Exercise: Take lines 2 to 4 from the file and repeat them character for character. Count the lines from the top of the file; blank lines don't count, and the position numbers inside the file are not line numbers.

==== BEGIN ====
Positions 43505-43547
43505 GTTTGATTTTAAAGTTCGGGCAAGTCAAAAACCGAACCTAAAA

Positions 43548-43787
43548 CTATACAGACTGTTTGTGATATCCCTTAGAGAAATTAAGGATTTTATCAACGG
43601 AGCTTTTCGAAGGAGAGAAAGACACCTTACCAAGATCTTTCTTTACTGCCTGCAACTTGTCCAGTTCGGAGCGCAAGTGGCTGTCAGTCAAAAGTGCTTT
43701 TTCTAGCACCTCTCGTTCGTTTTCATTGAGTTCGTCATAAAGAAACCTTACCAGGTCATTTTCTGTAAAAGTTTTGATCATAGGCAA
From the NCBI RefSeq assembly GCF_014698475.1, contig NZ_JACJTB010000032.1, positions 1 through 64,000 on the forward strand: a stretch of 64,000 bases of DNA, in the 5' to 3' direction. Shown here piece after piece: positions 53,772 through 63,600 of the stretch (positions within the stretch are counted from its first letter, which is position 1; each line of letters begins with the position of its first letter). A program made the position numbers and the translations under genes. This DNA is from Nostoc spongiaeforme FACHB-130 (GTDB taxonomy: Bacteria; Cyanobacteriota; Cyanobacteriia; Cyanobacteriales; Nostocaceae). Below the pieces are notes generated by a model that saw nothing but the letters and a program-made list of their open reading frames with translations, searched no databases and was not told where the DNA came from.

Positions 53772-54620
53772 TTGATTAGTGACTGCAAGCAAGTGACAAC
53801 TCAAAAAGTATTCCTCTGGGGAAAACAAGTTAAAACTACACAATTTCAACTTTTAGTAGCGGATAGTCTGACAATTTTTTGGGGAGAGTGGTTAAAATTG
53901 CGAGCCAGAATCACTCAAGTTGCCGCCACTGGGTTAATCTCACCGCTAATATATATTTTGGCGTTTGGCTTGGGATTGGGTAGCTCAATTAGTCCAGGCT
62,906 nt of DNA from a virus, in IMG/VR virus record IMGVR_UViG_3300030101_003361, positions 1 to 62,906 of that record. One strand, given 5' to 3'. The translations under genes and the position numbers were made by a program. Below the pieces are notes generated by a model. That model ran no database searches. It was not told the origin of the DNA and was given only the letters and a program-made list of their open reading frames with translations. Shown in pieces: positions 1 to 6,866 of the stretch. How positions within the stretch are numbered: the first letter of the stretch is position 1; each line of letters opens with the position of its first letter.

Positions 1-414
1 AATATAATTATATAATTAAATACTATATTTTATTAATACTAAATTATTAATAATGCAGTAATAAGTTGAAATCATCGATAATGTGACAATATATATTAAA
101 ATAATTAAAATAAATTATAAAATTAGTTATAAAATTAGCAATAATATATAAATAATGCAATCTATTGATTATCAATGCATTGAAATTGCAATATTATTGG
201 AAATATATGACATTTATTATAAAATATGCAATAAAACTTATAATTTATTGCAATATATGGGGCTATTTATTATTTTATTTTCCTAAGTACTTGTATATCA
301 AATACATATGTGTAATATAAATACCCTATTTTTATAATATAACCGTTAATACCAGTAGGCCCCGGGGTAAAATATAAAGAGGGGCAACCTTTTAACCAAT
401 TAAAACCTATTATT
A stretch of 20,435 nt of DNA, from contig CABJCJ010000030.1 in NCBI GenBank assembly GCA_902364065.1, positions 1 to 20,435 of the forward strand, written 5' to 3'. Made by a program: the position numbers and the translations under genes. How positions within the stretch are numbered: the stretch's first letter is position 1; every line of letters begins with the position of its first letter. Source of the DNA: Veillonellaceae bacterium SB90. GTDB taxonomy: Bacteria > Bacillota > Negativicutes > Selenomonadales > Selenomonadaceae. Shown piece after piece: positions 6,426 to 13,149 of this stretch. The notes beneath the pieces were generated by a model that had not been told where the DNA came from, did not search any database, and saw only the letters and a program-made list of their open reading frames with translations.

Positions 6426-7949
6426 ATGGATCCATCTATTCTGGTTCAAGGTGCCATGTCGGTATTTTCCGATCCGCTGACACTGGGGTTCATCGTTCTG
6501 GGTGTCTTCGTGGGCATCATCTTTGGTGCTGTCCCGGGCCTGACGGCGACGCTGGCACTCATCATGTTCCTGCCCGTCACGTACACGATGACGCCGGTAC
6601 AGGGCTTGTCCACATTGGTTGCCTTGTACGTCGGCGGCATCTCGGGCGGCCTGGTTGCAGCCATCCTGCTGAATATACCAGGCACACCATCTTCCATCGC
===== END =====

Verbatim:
43505 GTTTGATTTTAAAGTTCGGGCAAGTCAAAAACCGAACCTAAAA

Positions 43548-43787
43548 CTATACAGACTGTTTGTGATATCCCTTAGAGAAATTAAGGATTTTATCAACGG